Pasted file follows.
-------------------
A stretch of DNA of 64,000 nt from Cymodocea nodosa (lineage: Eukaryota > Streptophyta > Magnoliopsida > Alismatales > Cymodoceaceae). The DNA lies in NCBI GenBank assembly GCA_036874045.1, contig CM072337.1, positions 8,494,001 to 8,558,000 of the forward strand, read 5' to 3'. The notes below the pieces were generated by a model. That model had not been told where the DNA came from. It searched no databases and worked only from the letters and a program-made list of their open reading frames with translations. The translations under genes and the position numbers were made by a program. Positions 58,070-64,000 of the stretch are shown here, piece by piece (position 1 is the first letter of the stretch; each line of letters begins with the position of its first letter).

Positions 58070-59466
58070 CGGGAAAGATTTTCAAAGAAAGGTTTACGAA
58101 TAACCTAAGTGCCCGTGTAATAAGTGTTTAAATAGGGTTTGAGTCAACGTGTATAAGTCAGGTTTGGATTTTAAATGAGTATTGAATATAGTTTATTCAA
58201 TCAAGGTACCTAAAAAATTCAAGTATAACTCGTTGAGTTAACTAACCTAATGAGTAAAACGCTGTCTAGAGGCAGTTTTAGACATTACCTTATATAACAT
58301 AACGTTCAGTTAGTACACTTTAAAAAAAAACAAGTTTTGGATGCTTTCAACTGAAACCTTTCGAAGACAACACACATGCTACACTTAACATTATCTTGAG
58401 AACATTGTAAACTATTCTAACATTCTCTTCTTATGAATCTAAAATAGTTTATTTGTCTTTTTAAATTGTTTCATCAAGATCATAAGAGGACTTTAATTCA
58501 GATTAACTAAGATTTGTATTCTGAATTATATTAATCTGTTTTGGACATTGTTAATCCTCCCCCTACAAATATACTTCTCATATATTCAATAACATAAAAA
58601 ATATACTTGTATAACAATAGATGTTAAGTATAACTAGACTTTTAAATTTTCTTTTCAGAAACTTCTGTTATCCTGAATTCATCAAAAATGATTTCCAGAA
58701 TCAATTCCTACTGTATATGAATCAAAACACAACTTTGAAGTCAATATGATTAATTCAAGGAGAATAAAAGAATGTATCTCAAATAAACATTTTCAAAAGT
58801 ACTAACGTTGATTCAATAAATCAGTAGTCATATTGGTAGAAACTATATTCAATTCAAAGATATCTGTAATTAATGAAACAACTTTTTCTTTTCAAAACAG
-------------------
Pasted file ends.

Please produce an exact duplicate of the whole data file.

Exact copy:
A stretch of DNA of 64,000 nt from Cymodocea nodosa (lineage: Eukaryota > Streptophyta > Magnoliopsida > Alismatales > Cymodoceaceae). The DNA lies in NCBI GenBank assembly GCA_036874045.1, contig CM072337.1, positions 8,494,001 to 8,558,000 of the forward strand, read 5' to 3'. The notes below the pieces were generated by a model. That model had not been told where the DNA came from. It searched no databases and worked only from the letters and a program-made list of their open reading frames with translations. The translations under genes and the position numbers were made by a program. Positions 58,070-64,000 of the stretch are shown here, piece by piece (position 1 is the first letter of the stretch; each line of letters begins with the position of its first letter).

Positions 58070-59466
58070 CGGGAAAGATTTTCAAAGAAAGGTTTACGAA
58101 TAACCTAAGTGCCCGTGTAATAAGTGTTTAAATAGGGTTTGAGTCAACGTGTATAAGTCAGGTTTGGATTTTAAATGAGTATTGAATATAGTTTATTCAA
58201 TCAAGGTACCTAAAAAATTCAAGTATAACTCGTTGAGTTAACTAACCTAATGAGTAAAACGCTGTCTAGAGGCAGTTTTAGACATTACCTTATATAACAT
58301 AACGTTCAGTTAGTACACTTTAAAAAAAAACAAGTTTTGGATGCTTTCAACTGAAACCTTTCGAAGACAACACACATGCTACACTTAACATTATCTTGAG
58401 AACATTGTAAACTATTCTAACATTCTCTTCTTATGAATCTAAAATAGTTTATTTGTCTTTTTAAATTGTTTCATCAAGATCATAAGAGGACTTTAATTCA
58501 GATTAACTAAGATTTGTATTCTGAATTATATTAATCTGTTTTGGACATTGTTAATCCTCCCCCTACAAATATACTTCTCATATATTCAATAACATAAAAA
58601 ATATACTTGTATAACAATAGATGTTAAGTATAACTAGACTTTTAAATTTTCTTTTCAGAAACTTCTGTTATCCTGAATTCATCAAAAATGATTTCCAGAA
58701 TCAATTCCTACTGTATATGAATCAAAACACAACTTTGAAGTCAATATGATTAATTCAAGGAGAATAAAAGAATGTATCTCAAATAAACATTTTCAAAAGT
58801 ACTAACGTTGATTCAATAAATCAGTAGTCATATTGGTAGAAACTATATTCAATTCAAAGATATCTGTAATTAATGAAACAACTTTTTCTTTTCAAAACAG